House passes Lower Drug Costs Now Act
Legislation aimed at lowering the cost of prescription drugs passed in a recent House vote.
After making its way through committees, H.R.3, or the Elijah E. Cummings Lower Drug Costs Now Act, passed in the House by a vote of 230 to 192 on December 12th. The bill passed almost entirely on party lines, with only two Republicans voted for the bill while no Democrats voted against it.
The bill is geared toward Medicare beneficiaries, adding new vision, dental, and hearing benefits to the program, and perhaps most notably, capping out-of-pocket drug expenses at $2,000. Among these provisions, the Secretary of the Department of the Health and Human Services (HHS) would also be permitted to negotiate prices annually for up to 250 prescription drugs on the market, including commonly used drugs such as insulin and lisinopril.
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Since 2003, the Medicare Modernization Act has barred the HHS secretary from negotiating prices for prescription drugs covered by Medicare. As a result, private plans that offer Medicare Part D benefits negotiate drug prices independently.
Giving Medicare bargaining power, according to the bill’s proponents, is necessary because private plans often do not possess the leverage to lower costs sufficiently.
The largest consumer group in the world – Medicare – ought to be able to negotiate so that Americans do not pay more than other comparable countries. It is absurd that pharmaceutical companies hold all the cards right now,” said Rep. Kim Schrier, who spoke to State of Reform after the October Ways and Means Committee markup for H.R.3.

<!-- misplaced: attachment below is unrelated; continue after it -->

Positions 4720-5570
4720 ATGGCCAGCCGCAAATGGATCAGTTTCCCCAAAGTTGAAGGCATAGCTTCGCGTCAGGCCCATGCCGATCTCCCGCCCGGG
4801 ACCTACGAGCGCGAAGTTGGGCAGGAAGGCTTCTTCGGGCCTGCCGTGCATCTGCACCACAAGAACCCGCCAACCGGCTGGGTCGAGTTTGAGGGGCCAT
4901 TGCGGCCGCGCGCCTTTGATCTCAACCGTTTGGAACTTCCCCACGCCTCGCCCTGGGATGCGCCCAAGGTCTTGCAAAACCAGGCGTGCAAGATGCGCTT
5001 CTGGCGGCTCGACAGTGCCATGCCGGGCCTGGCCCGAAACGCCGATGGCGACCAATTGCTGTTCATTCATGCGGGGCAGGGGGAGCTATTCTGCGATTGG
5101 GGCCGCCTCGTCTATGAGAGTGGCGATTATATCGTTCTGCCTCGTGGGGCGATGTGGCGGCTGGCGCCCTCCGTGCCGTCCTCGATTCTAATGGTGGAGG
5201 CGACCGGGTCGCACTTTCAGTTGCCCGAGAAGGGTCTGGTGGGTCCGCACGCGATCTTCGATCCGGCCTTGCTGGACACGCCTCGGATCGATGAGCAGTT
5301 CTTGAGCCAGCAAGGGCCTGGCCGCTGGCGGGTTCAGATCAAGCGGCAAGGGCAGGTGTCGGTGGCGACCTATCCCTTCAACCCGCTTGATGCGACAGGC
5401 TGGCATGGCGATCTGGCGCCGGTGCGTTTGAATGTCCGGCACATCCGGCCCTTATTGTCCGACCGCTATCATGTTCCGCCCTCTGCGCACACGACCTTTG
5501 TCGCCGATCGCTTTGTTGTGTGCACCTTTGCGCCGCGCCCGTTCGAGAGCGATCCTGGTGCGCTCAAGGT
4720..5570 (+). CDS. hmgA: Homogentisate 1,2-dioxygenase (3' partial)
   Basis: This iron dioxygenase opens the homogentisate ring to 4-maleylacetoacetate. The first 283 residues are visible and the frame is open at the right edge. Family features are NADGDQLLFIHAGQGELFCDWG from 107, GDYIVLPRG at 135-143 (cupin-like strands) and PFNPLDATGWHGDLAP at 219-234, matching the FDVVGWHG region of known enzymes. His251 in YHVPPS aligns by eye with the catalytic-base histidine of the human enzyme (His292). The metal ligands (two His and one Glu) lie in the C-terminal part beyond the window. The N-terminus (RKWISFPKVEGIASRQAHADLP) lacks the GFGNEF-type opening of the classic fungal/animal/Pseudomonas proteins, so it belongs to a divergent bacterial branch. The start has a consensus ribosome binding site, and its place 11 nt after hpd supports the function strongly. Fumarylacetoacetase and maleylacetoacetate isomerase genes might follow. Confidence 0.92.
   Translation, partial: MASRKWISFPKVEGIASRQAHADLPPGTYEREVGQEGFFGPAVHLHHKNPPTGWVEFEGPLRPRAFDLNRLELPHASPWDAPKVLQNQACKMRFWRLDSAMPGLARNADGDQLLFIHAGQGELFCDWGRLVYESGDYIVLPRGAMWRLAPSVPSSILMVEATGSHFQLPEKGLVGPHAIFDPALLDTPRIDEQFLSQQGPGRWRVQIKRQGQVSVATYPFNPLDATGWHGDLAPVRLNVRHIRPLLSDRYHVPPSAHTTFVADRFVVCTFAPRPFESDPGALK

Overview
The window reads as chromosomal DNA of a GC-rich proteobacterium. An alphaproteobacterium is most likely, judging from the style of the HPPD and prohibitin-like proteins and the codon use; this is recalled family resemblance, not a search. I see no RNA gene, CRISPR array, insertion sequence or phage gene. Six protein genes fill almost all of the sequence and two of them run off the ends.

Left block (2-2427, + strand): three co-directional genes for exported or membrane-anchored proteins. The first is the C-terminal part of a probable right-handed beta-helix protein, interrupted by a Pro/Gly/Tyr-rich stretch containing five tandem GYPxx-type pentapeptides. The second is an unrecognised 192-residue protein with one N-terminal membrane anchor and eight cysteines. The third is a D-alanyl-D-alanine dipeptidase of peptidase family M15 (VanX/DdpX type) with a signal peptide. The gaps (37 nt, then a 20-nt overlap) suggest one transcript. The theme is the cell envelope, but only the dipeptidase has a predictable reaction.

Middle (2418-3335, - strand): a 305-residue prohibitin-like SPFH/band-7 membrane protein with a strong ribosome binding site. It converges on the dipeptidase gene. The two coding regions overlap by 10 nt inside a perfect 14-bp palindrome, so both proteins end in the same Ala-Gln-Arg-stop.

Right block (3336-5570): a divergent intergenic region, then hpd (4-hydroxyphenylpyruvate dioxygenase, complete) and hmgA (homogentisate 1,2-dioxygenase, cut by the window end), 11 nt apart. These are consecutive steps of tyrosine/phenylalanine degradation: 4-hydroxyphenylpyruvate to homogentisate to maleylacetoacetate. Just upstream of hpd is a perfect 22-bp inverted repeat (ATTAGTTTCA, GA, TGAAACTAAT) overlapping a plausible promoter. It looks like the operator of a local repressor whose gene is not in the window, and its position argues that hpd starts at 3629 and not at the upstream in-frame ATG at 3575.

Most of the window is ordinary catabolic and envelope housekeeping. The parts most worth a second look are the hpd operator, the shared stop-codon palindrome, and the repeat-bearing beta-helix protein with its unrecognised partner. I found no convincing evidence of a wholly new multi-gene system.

The bill is written to enable the HHS secretary to prioritize drugs most costly to Medicare and the health care system as a whole. These drugs would be identified based on their price and sales volume. For its timeline regarding the negotiations, the bill would require at least 25 drugs to be negotiated in the first year, and at least 50 in the second year.
Under the legislation, the maximum negotiated prices in the United States would be prevented from exceeding 1.2 times the average prices in similarly developed countries, specifically Australia, Canada, France, Germany, Japan, and the United Kingdom.
Additionally, the bill would extend the negotiated prices to individuals covered in the private market.
Before the bill’s passage, the Trump Administration released a statement declaring that the president would veto the bill as it’s currently written.
In its current form, H.R. 3 would likely undermine access to lifesaving medicines. The bill creates a statutory scheme for ‘negotiation’ between the Secretary of Health and Human Services and pharmaceutical manufacturers regarding the price of prescription drugs, but the penalty for failing to reach agreement with the Secretary is so large that the Secretary could effectively impose price controls on manufacturers,” reads an excerpt from the statement released by the Executive Office of the President.
The opposition to price controls stems primarily from Republican lawmakers, who view them as a slippery slope toward government interference in other private markets.
When asked about this opposition from her colleagues across the aisle, Rep. Schrier questioned the uniqueness of such an arrangement.
Look — there’s broad bipartisan support when the Veterans Administration negotiates drug prices to get the best deal possible for veterans, so I don’t see why doing the same for seniors should be any different. Negotiating for lower prices is the definition of capitalism.”
The Trump Administration also says the bill would “dramatically reduce the incentive to bring innovative therapeutics to the market”.
Protect Our Care, an organization aligned with the Democratic Party, claims that research disproves the idea that H.R. 3 would halt innovation. The organization cites an analysis from STAT News, which found that major drug companies often outsource research and development to third parties, such as universities and academic centers.
The president likely won’t have the opportunity to veto the bill as the Republican-controlled Senate is unlikely to bring it to the floor. Some have reported, however, that its passage may pressure Senate Majority Leader Mitch McConnel to take up future drug-price legislation with more bi-partisan support.